BC Teen Challenge representative Ben Vermeulen holds up a piece of ribbon he cut in celebration of the Saturday

Faith-based addictions camp opens at Cowichan Lake

Never mind their addiction, Cowichan Lake’s brand new faith-based addictions camp is ready to take in men that are ready to fight off their demons.

  • Oct. 3, 2011 12:00 p.m.

 

Drugs, alcohol, gambling, pornography.

Never mind their addiction, Cowichan Lake’s brand new faith-based addictions camp is ready to take in men that are ready to fight off their demons.

“It’s any addiction. Addiction is addiction. We leave it at the gate,” the camp’s operation’s manager Steve Pippin told a group of people during a tour of the facilities, Saturday, October 1, during its grand opening celebration.

This brand new camp is the Vancouver Island Men’s Centre, of the Teen Challenge organization; an organization operating in 91 countries, with 27,000 beds.

Although called Teen Challenge, the program accepts participants aged 19 and older.

Cowichan Lake’s camp is located at the previously vacant Sylvan Acres Bible Camp property, consisting of 38 acres north of Lake Cowichan, near the Meade Creek Recycling Depot.

Although the facility has the capacity for 30 participants, it currently has only five.

“We’re hoping to be at 15 for the winter. We take locally, and all over,” Teen Challenge pastor Andy Peters said.

The full program is one year in duration, though as a voluntary program participants are able to leave whenever they choose.

The program’s purported 87 per cent success rate isn’t about participants simply scraping by after they leave, Peters said.

“It’s not just about being sober and clean, but it’s being successful, and giving back to the community,” he clarified.

The one-year program has participants adhering to a very strict schedule that beings at either 5:30 a.m. or 7 a.m., depending on the day.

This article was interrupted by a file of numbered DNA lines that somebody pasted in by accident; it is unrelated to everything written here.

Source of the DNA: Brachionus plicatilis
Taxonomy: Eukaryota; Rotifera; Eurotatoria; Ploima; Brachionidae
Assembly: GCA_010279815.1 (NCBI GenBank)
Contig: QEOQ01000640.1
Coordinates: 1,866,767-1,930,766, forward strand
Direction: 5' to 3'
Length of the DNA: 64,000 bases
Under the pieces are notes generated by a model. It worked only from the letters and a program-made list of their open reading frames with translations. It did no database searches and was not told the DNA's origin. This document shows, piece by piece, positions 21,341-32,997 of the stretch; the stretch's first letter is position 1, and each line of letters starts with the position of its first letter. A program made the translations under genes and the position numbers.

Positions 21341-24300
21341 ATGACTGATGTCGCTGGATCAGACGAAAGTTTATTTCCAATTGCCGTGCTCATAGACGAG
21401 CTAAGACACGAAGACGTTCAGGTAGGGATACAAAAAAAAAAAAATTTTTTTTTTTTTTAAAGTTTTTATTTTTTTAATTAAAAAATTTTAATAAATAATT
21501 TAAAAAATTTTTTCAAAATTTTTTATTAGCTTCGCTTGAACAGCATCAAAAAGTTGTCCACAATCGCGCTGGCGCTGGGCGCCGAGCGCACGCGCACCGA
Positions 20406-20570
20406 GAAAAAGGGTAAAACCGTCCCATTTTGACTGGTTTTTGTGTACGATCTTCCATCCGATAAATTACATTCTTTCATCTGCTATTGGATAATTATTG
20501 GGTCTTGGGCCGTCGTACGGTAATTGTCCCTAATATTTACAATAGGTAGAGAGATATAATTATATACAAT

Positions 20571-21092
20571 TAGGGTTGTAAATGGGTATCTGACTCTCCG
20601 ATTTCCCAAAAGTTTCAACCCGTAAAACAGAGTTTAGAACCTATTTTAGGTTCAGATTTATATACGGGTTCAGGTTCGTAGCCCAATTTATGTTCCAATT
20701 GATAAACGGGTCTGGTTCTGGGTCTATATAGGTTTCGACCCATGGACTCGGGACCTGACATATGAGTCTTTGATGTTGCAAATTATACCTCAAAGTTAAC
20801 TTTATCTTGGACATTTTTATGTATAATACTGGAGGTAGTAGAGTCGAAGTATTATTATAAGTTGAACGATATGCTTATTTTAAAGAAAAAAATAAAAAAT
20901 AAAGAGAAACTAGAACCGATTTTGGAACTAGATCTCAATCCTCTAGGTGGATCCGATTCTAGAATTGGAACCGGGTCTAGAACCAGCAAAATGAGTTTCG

Each day can filled out by prayer and bible study, work detail, classroom time, study time with a learning package titled Group Studies for New Christians, and recreation, alongside other personal development exercises and activities.

The first six months of the program is more generic, while the second half is individually tailored to help prepare each participant to re-enter the world in whatever capacity they aspire to re-enter it in.

Each participant’s intake fee of $1,000 merely scrapes the surface of the $25,000 per student yearly cost to the program.

This is where the community can become involved.

“To make this centre work, we need the help of everyone in this circle,” executive director Brian Pearson said. “We’re not only going to get people off drugs, but we’re getting leaders.”

Participants can be hired for odd jobs, including trades-specific duties, depending on what training the participants at the time have.

Old vehicles can also be donated. Participants at the local camp have fixed-up and re-sold five vehicles in the past month alone.

“They’re also great in the kitchen,” Peters said, of catering work participants can be hired to do.

The camp also has a  “Blessings Room,” where donations of various items are also accepted.

“If we can’t use it, we bless, or give, it to others,” Peters said.

Although last weekend marked the camp’s grand re-opening, organizers would still like to see some more improvements to the property.

“We would like to utilize all this space,” Peters said.

More information on the new camp can be found at their internet website, at www.bcteenchallenge.com.

 

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